Ambulance crew left stuck for HOURS after ‘people’s selfishness’ generated diesel shortage


Two employees of The Cartello Ambulance, a small company that owns two vehicles in Wales, had to give up on their shift last Monday due to the current nationwide fuel panic buying. Sharing their story on Facebook, Seren Williams and her colleague Tia Richards-Moore were supposed to pick a patient up from Ysbyty Glan Clwyd when their ambulance broke down out of the blue.

The pair immediately contacted their company requesting help.

But the vehicle that was supposed to come to fetch them did not have enough fuel in reserve to reach them and come back.

After ringing a recovery truck, the two employees were once again told that due to the fuel shortages, no vehicle was available to help them.

Seren and Tia waited for four hours by the road until a couple offered them a lift back to the ambulance depot.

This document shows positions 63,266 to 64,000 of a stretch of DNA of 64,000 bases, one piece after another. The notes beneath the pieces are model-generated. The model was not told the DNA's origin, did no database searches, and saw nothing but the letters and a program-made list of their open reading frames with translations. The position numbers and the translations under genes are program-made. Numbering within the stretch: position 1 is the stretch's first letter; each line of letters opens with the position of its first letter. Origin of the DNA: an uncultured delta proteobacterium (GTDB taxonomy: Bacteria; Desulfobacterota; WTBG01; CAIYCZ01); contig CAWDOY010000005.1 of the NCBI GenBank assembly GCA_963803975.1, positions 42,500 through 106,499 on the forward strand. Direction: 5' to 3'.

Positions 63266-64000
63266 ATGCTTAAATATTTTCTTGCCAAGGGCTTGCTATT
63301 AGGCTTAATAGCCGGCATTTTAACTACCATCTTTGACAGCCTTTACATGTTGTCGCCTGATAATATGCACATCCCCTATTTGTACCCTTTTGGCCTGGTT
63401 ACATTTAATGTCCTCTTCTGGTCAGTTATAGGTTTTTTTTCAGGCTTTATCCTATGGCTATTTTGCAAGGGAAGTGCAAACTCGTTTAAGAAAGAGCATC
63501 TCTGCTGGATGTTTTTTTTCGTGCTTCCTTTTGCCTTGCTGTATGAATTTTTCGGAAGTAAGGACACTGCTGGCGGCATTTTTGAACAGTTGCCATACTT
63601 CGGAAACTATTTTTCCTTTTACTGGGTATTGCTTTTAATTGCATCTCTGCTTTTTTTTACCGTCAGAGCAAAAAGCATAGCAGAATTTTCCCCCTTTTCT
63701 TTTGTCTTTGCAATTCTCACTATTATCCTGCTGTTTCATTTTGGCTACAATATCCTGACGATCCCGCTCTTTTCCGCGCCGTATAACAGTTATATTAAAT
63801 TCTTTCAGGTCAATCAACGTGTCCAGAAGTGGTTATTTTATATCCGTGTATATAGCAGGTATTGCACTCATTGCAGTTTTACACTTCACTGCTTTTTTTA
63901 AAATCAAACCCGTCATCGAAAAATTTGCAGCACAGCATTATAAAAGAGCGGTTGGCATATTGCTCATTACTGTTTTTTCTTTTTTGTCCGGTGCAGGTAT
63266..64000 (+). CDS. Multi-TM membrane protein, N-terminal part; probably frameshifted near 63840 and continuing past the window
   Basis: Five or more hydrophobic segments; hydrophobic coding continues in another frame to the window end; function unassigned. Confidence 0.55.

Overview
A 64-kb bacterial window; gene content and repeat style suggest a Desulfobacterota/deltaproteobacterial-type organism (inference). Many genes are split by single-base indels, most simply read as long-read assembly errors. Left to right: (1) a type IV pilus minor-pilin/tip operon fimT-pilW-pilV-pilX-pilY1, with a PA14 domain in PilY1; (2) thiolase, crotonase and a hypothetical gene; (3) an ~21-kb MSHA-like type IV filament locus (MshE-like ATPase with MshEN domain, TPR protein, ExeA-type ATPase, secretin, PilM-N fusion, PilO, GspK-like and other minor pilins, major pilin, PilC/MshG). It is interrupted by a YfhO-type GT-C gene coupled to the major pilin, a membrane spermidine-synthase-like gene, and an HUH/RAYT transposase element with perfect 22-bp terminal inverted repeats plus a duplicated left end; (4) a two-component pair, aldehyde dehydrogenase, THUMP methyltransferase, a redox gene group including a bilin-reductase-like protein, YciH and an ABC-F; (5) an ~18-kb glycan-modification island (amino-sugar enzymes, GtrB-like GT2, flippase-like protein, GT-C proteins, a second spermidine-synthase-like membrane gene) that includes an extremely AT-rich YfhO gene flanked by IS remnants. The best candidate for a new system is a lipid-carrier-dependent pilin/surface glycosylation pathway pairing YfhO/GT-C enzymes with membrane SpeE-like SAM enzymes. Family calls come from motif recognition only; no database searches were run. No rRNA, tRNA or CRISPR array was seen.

“The diesel situation is getting beyond a joke,” wrote Williams on Facebook.

“One less ambulance on the road because of people’s selfishness and panic buying that isn’t needed.

“Think before you fill up, do you really need to?”

Interviewed by the local Daily Post, Ms Williams expressed her frustration as collateral damage of the recent panic buying.

READ MORE: Fuel chaos could last another month, industry figures warn

“In the immediate term, the approach which will have the most significant impact would be for people to move more to their routine behaviours when it comes to filling up their cars,” said Downing Street.

With the Petrol Retailers Association (PRA) reporting “early signs” that the crisis was coming to an end, Boris Johnson expressed confidence the worst was over.

The Prime Minister told Sky News: “We’re now starting to see the situation improve.

“We’re hearing from the fuel industry that supplies are coming on to the forecourts in the usual way.

“We want to make sure we have all the preparations necessary to get through to Christmas and beyond, not just in supplying the petrol stations but in all parts of our economy.

“You’re seeing the global economy sucking in a huge amount of demand for gas, for lorry drivers.

“We’ve got to make sure that we have everything in place.”



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